The pandemic’s been tough. The repercussions have focussed the minds of researchers Louise Byrne and Til Wykes. Writing in the Journal of Mental Health (open access), they make the point that given the pandemic challenges, there has never been ‘a greater opportunity to stop pathologising the emotional experiences of human beings and start connecting over commonality, sharing … Continue reading Is the impact of lived experience ‘fake news’?
This is a version of a blog I published a few years ago, but thought it still relevant today. Doug Sellman is a professor of psychiatry and addiction medicine in New Zealand. In 2010 in the journal Addiction, he attempted the difficult task of distilling the ten things you need to know about addiction from the … Continue reading 2020’s Top Ten Posts #10 – The ten most important things about addiction (part 1)
When the subject of residential treatment comes up in the addiction treatment field, there is a response I hear often (but not always). It's a frustrating refrain. It goes like this: ‘there’s no evidence that rehab works.’ This view can and should be challenged, but what is true is that complex interventions like residential rehabilitation … Continue reading Is rehab effective or a waste of time and money?
The conclusion of the two-parter. Part one is here. Professor Selman’s last five essentials: 6. Different therapies appear to produce similar treatment outcomes. Project MATCH, a huge psychotherapy trial showed similar outcomes for the techniques of motivational enhancement therapy, twelve step facilitation and cognitive behavioural therapy. Other trials including British ones have shown the same results. … Continue reading The ten most important things about addiction (part 2)
This is a version of a blog I published a few years ago, but thought it still relevant today. Doug Sellman is a professor of psychiatry and addiction medicine in New Zealand. In 2010 in the journal Addiction, he attempted the difficult task of distilling the ten things you need to know about addiction from the … Continue reading The ten most important things about addiction (part 1)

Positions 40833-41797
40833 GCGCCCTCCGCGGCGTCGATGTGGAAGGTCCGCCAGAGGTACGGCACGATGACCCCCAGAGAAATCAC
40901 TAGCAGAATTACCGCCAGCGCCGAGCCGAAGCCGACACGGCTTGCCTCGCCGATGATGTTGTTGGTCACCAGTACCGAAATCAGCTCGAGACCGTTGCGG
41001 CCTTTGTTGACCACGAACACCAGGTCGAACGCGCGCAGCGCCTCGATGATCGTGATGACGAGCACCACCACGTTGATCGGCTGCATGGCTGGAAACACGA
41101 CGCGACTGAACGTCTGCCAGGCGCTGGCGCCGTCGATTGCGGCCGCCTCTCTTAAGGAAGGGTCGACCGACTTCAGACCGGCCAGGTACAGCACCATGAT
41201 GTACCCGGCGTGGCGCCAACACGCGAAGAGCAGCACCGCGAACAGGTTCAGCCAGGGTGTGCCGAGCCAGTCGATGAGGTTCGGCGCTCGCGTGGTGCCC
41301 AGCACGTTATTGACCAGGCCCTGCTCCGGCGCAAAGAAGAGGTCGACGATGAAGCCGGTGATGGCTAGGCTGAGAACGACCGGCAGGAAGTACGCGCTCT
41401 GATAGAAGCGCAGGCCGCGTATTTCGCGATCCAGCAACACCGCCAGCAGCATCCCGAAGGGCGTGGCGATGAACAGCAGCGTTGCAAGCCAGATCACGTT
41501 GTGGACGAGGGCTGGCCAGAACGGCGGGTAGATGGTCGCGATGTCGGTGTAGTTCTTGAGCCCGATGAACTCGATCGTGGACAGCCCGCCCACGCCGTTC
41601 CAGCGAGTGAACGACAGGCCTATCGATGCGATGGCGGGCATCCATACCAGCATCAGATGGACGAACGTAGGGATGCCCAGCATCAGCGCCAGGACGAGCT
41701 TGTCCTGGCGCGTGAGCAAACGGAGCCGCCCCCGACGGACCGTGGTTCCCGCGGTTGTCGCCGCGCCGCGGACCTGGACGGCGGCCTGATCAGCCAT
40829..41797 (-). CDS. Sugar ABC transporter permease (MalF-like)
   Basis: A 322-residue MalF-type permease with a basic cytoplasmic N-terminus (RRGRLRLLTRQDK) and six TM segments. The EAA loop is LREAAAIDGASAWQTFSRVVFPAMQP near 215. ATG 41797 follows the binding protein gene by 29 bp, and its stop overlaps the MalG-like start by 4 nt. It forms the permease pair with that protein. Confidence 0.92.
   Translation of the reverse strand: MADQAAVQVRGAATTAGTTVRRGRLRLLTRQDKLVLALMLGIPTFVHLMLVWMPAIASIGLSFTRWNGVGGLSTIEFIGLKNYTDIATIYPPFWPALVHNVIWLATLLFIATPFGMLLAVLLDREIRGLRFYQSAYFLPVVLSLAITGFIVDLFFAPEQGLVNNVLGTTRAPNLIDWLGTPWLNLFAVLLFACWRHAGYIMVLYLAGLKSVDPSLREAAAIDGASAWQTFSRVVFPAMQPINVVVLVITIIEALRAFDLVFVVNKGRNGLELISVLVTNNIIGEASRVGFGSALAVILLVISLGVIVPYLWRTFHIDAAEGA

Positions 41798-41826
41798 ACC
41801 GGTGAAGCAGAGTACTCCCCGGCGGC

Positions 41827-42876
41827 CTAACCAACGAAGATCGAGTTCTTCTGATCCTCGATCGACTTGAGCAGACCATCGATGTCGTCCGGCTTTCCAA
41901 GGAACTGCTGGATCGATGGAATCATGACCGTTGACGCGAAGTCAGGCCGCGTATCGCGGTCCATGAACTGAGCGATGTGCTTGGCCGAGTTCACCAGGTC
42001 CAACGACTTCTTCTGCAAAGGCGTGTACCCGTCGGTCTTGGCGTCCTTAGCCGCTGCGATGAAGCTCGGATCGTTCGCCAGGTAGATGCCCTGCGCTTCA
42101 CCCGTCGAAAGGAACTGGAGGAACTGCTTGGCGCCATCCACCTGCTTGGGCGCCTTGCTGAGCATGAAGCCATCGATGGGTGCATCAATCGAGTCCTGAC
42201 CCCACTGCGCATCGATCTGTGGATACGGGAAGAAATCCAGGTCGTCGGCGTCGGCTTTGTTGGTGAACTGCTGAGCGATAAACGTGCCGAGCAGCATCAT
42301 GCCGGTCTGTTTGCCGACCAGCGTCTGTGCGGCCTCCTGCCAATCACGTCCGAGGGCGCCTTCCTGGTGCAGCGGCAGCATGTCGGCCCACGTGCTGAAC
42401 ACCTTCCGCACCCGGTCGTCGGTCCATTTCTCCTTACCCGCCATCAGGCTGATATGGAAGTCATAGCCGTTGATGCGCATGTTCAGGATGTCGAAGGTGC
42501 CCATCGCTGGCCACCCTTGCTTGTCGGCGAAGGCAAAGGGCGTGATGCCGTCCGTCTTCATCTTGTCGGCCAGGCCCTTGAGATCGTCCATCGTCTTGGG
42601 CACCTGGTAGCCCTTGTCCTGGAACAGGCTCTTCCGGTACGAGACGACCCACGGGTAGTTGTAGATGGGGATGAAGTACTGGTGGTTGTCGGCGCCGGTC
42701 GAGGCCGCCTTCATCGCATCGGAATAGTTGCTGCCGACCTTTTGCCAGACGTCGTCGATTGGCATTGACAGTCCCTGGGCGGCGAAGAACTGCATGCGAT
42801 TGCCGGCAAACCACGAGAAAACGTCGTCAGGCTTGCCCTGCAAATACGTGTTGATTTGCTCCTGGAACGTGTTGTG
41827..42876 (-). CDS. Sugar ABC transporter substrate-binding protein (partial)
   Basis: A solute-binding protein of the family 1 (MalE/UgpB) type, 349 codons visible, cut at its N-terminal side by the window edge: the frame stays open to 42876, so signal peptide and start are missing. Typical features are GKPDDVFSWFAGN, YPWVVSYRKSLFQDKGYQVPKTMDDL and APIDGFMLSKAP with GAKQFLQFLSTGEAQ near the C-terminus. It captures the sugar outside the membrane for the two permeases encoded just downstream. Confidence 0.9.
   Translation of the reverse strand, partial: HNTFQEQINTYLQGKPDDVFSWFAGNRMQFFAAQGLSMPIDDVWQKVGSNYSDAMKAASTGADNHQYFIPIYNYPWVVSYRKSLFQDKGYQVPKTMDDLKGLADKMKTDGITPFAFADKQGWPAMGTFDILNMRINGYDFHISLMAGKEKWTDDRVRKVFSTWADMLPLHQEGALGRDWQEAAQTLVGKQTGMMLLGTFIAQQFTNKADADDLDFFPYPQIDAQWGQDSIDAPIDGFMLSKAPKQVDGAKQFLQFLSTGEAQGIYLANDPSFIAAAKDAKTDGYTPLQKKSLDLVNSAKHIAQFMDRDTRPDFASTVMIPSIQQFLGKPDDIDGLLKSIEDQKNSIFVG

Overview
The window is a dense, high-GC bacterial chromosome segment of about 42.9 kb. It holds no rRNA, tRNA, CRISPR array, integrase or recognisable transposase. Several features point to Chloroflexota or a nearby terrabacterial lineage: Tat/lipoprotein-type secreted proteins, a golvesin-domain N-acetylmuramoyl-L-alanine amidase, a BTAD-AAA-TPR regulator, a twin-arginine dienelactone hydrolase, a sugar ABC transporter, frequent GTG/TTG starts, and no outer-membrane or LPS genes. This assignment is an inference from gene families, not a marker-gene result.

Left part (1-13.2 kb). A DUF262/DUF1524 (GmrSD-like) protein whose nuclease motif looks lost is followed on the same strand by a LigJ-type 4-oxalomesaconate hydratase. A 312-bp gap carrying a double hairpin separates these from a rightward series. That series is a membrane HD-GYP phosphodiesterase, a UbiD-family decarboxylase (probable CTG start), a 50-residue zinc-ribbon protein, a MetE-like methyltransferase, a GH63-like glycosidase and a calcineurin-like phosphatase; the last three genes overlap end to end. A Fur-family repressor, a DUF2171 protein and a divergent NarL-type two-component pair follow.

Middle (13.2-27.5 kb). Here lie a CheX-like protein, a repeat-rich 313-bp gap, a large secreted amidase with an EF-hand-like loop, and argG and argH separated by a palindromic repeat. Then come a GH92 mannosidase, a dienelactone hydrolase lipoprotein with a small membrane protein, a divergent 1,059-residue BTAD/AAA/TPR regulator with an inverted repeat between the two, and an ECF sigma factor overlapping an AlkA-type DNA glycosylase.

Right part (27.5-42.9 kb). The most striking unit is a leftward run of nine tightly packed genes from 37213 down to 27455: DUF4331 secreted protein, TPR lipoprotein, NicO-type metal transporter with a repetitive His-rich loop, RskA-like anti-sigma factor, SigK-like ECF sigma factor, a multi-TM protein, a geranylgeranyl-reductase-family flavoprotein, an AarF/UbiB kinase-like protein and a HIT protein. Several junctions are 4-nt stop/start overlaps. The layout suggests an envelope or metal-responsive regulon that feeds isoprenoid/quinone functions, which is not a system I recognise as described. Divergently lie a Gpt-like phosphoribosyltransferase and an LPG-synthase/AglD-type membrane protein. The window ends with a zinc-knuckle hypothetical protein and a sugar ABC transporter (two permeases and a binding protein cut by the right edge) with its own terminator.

The majority of treatment for drug and alcohol problems is outpatient. Trying to achieve abstinence can be tough and some evidence suggests it is more likely to be the goal of clients than the aspiration of professionals for their clients. How well do clients do? This study by Gerald Cochrane and colleagues from New York looked at … Continue reading Add in mutual aid for better outcomes
Berlin, like many big cities has a heroin problem. People presenting for help are being prescribed opioid replacement therapy (ORT) - a form of medication assisted treatment (MAT) in greater numbers. That’s a good thing isn’t it? Yes, but it's not completely straightforward. A lot depends on what the professional and their patient think is … Continue reading Stuck on Methadone
Bankole Johnson, who was featured in HBO's Addiction documentary touting the use of Topiramate and wrote an anti-treatment screed years ago (my response here), has left his post after losing a whistleblower lawsuit. A University of Virginia department chairman nationally known for his addiction research has resigned less than 10 months after a subordinate won an $820,000 whistleblower lawsuit filed … Continue reading a “selfish” and “untrusted” professional attitude*
The following article was shared with me by a reader. Not surprisingly, the emphasized portion below caught my eye. [emphasis mine] Abstract Addictions to illicit drugs are among the nation’s most critical public health and societal problems. The current opioid prescription epidemic and the need for buprenorphine/naloxone (Suboxone®; SUBX) as an opioid maintenance substance, and its … Continue reading Buprenorphine and emotional reactivity
I was asked by a friend to comment on this article. Here's the response I sent him: Well, he's got a point. But he's also gotten a lot wrong, including the name of the NIAAA. It's National Institute on Alcohol Abuse and Alcohol-ism. What he's right about is that not everyone who has an alcohol … Continue reading “No” to rehab?